Further, two N-type transistors 22 with a channel width less than that of N-type transistor 14, which is electrically independent from the P-type and N-type transistors 12 and 14, are provided on the lower side of the N-type transistors 14.

A wire (power supply line) 24 in M2 wiring layer for supplying a power supply potential to the transistors is placed laterally on the upper side of the P-type transistors 12 a. The power supply potential is supplied to an N well (not shown) through an N-type diffusion layer. Also, a wire (ground line) 26 in the M2 wiring layer for supplying a ground voltage to the transistors is placed laterally on the lower side of the N-type transistors 14. The ground potential is supplied to a P well (not shown) through a P-type diffusion layer.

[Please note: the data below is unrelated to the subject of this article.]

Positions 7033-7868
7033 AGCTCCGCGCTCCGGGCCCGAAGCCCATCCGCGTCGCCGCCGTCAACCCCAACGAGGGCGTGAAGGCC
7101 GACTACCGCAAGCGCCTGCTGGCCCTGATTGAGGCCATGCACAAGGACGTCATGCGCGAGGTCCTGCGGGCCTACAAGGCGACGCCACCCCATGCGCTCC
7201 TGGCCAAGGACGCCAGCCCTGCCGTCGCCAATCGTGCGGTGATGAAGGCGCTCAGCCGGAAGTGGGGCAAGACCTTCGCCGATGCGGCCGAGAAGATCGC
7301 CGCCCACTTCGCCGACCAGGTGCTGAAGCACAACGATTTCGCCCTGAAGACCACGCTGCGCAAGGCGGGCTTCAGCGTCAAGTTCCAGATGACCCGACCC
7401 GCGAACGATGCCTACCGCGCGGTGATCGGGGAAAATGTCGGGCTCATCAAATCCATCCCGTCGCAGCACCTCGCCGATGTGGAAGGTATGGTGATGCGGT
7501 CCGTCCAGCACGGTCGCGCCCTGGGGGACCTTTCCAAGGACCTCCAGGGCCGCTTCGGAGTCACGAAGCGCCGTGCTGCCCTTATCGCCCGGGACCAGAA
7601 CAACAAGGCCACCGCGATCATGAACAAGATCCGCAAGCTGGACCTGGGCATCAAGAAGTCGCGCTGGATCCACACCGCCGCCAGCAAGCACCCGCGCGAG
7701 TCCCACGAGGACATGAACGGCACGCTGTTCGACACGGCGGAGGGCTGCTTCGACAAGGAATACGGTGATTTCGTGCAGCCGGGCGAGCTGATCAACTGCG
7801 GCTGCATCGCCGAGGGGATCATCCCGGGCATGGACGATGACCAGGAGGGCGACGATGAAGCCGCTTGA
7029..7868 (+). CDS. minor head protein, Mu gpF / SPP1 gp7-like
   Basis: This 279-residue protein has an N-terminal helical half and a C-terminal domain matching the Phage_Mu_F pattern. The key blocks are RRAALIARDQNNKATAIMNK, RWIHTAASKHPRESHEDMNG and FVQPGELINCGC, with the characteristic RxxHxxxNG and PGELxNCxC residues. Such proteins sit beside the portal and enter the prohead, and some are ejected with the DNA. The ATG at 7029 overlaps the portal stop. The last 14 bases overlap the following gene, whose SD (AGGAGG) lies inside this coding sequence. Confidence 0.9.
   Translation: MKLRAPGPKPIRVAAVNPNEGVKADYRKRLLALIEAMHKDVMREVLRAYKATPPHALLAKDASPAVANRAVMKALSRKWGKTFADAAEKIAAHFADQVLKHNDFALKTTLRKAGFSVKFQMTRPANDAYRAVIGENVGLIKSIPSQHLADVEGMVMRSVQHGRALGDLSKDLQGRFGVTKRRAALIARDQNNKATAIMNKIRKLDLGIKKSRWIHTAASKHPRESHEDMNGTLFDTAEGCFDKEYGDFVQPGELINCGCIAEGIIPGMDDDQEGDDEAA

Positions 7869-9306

In each of the basic cells 10, two common gate electrodes 20 a and 20 b generally extend vertically over the P-type and N-type active regions 16 and 18 with minor bends by 45° to the opposite directions. Contacts for connecting gate electrodes 20 a and 20 b with another transistor can be placed on pads 28, each of which has one gate terminal connection point. Two of the pads 28 are provided to respective gate electrodes 20 a and 20 b. In the case of the example illustrated, the pads 28 for the gate electrodes 20 a and 20 b are provided at two places between P-type and N-type transistors 12 b and 14 and between N-type transistors 14 and 22. Further, only one pad is provided for each gate electrode of the transistors 22. The number of these pads is fewer than that of the conventional basic cell 72 shown in FIG. 15.